How to cut metal with a bandsaw
Bandsaws are a power tool that have a looped metal cutting blade tensioned over 2 pulleys. The top pulley retains and guides the blade, while the lower pulley varies the speed. The blade runs in one direction rather than with the ‘up and down’ movement of a jig saw. Bandsaws are not suitable for cutting very thin sheet metal; a rule of thumb suggests the metal to be cut should be thicker than the depth of 3 bandsaw blade teeth, however they are excellent for cutting thin walled profiles such as box and angle.
Blades are available in different widths suited for different cutting requirements; thicker blades work well for thicker metal stock and straight cuts, whereas a thinner blade is better suited to cutting curves. Blades with a higher tpi provide a smoother cut edge whereas blades with a lower tpi make light work of cutting through thicker metal stock.
Bandsaws are available as cordless units, bench top models, and as freestanding floor models. As with most power tools, the range of extra features increases from standard settings on smaller DIY models to a fully comprehensive range of additional features available on the more professional models, extra features may include mitre cutting settings, more variable speed settings, and hydraulic descent in addition to standard manual descent. Bandsaw speed settings are measured in either metres per minute (mpm) or the more standard revolutions per minute (rpm).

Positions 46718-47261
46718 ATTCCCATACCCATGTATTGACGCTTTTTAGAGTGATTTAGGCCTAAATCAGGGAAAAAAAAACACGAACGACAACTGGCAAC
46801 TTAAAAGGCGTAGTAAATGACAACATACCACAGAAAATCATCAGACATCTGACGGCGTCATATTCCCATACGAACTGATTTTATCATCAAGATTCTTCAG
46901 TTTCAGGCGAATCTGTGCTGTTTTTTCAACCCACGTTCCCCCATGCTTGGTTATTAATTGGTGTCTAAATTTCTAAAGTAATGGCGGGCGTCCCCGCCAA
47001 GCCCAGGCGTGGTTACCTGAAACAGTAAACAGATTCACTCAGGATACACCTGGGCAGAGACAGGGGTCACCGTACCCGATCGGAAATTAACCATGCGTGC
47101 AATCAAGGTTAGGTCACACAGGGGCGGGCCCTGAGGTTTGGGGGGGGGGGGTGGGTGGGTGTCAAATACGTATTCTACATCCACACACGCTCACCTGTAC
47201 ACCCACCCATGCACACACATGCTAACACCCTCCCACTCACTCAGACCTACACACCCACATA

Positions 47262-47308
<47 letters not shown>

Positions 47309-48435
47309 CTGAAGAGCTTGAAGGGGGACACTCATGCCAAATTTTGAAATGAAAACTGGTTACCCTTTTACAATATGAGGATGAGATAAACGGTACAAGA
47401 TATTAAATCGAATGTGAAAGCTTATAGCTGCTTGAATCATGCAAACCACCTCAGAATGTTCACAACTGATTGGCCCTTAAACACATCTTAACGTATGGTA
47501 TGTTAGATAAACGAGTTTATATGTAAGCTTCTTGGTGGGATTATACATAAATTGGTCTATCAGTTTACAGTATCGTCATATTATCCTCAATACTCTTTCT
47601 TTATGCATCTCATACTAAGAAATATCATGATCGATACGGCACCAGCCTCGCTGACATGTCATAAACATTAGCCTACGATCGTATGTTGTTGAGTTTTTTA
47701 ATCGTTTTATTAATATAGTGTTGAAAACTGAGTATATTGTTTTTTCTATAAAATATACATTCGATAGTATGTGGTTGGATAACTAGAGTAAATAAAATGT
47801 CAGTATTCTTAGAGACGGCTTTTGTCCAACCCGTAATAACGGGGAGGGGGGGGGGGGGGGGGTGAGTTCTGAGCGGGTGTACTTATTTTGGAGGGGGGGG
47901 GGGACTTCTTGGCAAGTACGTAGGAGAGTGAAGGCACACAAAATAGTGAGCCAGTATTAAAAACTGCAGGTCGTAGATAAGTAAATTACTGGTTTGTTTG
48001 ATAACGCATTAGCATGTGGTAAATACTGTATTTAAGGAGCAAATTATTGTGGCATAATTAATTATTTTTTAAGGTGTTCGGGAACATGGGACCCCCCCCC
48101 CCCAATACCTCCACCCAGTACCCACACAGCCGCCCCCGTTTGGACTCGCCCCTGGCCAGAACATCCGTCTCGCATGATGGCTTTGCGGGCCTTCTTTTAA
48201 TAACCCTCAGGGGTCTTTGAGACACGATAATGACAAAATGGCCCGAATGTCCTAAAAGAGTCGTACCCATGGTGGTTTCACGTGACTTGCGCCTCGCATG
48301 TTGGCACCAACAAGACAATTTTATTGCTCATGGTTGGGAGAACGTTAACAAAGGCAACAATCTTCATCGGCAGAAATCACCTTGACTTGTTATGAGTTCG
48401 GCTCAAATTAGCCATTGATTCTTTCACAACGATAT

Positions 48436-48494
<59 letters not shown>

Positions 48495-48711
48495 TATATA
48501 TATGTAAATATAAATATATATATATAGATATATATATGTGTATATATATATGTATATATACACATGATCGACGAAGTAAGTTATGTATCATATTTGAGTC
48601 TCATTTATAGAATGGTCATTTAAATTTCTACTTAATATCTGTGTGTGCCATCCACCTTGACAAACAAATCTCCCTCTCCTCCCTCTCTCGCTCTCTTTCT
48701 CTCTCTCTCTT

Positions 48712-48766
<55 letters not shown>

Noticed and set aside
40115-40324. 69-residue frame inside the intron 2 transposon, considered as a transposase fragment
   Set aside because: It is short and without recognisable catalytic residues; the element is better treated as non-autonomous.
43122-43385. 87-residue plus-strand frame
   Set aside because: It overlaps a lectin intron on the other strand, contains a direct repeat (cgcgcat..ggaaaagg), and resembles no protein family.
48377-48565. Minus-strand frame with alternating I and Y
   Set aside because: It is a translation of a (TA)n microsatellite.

Tips for cutting metal with a bandsaw.
- Ensure correct PPE including eye and ear protection is worn.
- Mark or score the cut line if necessary.
- Ensure that the blade is suitable for cutting metal and that it is correctly fitted and tensioned.
- Make sure all blade guards are in the correct position and free from defect.
- Adjust all settings for the type of cut being performed; such as speed and mitre angle for example.
- Connect the power and make sure all cables are out of the way of the blade, then start the machine.
- When using a bandsaw set in the vertical position, cutting is achieved by resting the metal on the plate and pushing it towards the blade while maintaining pressure. The blade can pass completely through the workpiece or the workpiece can be simply withdrawn, rotated and pushed towards the blade again to make additional cuts.
- If cutting an intricate design, it is advisable to make a series of relief cuts to reduce any binding on the blade.
- When cutting curves, it is best to start at the shallowest angle of the curve and work towards the steepest angle to reduce the risk of the blade veering off from the cut line. If both ends of the curve are shallow, make a cut from each end until they meet at the middle.
- For cuts using the hydraulic arm capabilities of some bandsaw models, place the metal on the support table and ensure it is firmly held against the rear guard, lower the arm to move the blade downwards through the workpiece.
- For cuts using a cordless bandsaw; ensure the workpiece is secure, line up the blade to the intended cut line and lower the blade into the metal. Once the cut has been made, stop the blade and withdraw.
- If the blade begins to stick or bind, stop the blade and apply some wax stick directly to the teeth of the blade.